Monday, July 13, 2015

Taking meetings -- other stuff

*** Other Literature ***

Now I have a stack of other stuff that may have some value. I'm going to start in no particular order and skim aggressively.

Seibold (1979). Making meetings more successful: plans, formats, and procedures for group problem-solving. Journal of Business Communication

It gives us an estimate that between 7 and 15 percent of personnel budgets are dedicated to meetings. Most important, the article gives us a list of tactics for group decision making:

  1. Problem census
  2. Rational reflection
    1. What is the problem?
    2. What are the causes?
    3. What the criteria for an adequate solution?
    4. What are the possible solution?
    5. What is the best solution?
    6. How shall the solution be implemented?
  3. Brainstorming
  4. Buzz groups
  5. Nominal group technique. Members work alone to create lists and then reconvene to share. Further individual work may be used to sort them, etc.
  6. Delphi
  7. Listening teams. Groups may be assigned to listen for particular things during a panel discussion or presentation (e.g., causes, etc.).
  8. Role playing
  9. Two-column method
  10. RISK. Participants are asked for input on particular challenges and risks of agreed-upon solution.
  11. PERT

Eilon (1968). Taxonomy of communications. Administrative Science Quarterly.

The author produces an interesting taxonomy of interactions that can be used to monitor interactions, resulting in cool charts that look like:

Unfortunately, it’s difficult to create a takeaway from this paper. We don't for example, get common patterns of communication, etc. It's a cool tool… but I don't how to apply it. Maybe somebody has figured it out in the last 50 years!

McCowan et al. (2002). Modeling human interaction in meetings. IDIAP Research Report.

I think that I have seen this thing before. Oh yeah. It didn't help me then either. Next!

Miranda & Bostrom (1999). Meeting facilitation: process versus content interventions. Journal of Management Information Systems.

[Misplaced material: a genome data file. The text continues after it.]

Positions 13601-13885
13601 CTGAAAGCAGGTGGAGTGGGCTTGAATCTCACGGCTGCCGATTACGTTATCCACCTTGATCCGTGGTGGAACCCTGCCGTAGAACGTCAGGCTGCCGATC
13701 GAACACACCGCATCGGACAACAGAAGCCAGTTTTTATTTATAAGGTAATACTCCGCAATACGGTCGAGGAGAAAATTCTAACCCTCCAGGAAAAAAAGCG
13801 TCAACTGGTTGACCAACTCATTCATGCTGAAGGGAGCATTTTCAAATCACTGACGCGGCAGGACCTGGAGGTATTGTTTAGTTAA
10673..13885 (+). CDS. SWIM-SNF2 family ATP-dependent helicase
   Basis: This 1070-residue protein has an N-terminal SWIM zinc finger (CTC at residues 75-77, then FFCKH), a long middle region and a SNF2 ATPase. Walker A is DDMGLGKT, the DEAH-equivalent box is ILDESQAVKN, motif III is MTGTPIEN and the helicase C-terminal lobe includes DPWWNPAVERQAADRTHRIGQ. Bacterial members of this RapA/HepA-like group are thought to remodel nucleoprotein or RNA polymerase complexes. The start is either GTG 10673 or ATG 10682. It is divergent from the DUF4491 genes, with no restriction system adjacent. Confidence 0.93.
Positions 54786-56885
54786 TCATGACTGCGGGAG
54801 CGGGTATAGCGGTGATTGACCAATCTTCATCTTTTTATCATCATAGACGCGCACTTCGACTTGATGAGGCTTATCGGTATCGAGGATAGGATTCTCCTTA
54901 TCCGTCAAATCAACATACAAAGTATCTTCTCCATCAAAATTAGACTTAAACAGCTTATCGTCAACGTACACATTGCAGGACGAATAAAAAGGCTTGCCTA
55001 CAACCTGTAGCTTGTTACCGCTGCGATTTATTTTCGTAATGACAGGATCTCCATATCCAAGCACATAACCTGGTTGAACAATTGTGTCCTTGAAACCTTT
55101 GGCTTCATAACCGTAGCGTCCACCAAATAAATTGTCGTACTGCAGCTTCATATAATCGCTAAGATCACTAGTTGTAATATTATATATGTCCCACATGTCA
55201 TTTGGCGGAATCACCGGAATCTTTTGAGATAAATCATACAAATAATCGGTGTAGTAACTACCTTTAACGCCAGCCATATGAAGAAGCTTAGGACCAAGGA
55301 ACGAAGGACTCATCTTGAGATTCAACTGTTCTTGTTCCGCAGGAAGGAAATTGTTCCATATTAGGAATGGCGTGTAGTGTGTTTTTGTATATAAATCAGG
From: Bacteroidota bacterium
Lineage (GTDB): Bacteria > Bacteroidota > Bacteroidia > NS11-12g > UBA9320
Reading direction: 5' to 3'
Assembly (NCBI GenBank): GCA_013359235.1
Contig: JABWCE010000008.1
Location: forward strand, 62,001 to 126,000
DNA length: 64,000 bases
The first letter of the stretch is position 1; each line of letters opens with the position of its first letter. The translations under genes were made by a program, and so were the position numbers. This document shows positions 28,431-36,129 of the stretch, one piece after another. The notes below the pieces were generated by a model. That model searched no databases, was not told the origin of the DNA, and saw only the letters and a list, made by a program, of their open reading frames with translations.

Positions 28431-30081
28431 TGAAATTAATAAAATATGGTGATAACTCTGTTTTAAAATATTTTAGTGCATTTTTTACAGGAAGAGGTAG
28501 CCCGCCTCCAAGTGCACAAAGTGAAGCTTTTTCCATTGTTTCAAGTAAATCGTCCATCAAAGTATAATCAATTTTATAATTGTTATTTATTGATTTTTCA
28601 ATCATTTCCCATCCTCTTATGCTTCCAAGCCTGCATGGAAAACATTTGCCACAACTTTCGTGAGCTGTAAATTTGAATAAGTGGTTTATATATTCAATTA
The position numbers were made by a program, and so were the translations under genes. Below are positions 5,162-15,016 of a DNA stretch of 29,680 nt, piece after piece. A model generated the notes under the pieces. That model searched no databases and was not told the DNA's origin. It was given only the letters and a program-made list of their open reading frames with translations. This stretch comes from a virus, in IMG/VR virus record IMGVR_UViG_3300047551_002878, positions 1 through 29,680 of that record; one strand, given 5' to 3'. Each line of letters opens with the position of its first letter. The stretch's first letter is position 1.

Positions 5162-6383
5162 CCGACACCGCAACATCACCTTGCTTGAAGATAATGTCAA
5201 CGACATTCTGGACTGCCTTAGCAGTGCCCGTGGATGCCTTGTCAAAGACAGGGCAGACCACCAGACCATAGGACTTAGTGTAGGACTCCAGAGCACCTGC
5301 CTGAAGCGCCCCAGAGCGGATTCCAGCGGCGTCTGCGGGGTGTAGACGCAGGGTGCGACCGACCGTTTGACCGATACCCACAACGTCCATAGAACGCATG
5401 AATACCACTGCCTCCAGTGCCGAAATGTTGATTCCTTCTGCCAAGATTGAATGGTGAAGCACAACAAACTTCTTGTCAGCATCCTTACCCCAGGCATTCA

Apparently process interventions are effective; content interventions are not… at least in terms of group support systems. The implications are, however, a bit mysterious.

Jorgensen (2010). Meetings that matter: conversational leadership in today's organizations. Reflections.

More numbers (without a source): professionals spend 25% of their time in meetings; department managers spend 40%; executives spend 80%. The article basically advocates for a systems thinking approach where people use a meeting with Fifth Discipline ideals. The basic approach is "conversational leadership," borrowing foundations from Malcolm Knowles's adult learning models, Deming's TQM ideas, Edward Schein's ideas of process consulting, Robert Greenleaf's servant-leadership model, and Senge's stuff.

In this model, the goal of a meeting is learning and outcomes include personal or team structure change; changes in thinking, acting, interacting; etc. Use FOCUS:
  • F -- follow the Five Guidelines for Learning Conversations
  • O -- open with Check-in and Context, Purpose, and Outcome (CPO)
  • C -- clarify each agenda item with CPO
  • U -- use Closing-the-Learning-Loop protocols
  • S -- support safe space

Check-in could include: "what is most pressing for you?" or "What did it take for you to come to this meeting?" Use the check-in to ground people and to show respect for what is going on with the participants. Ground people in what they are about to do.

The Five Guidelines for Learning Conversations include:
  1. Listen for Understanding. Listen openly and with respect. Listen to yourself.
  2. Speak from the Heart. Speak to contribute to the conversation, not to fill space or have your position heard.
  3. Suspend Judgement. Suspend any certainty that you are right.
  4. Hold Space for Differences. "Don't counter with 'but'"; contribute with 'and'."
  5. Slow down the Inquiry. Take time to digest.

  • Context -- how does today's meeting fit into larger ongoing efforts and vision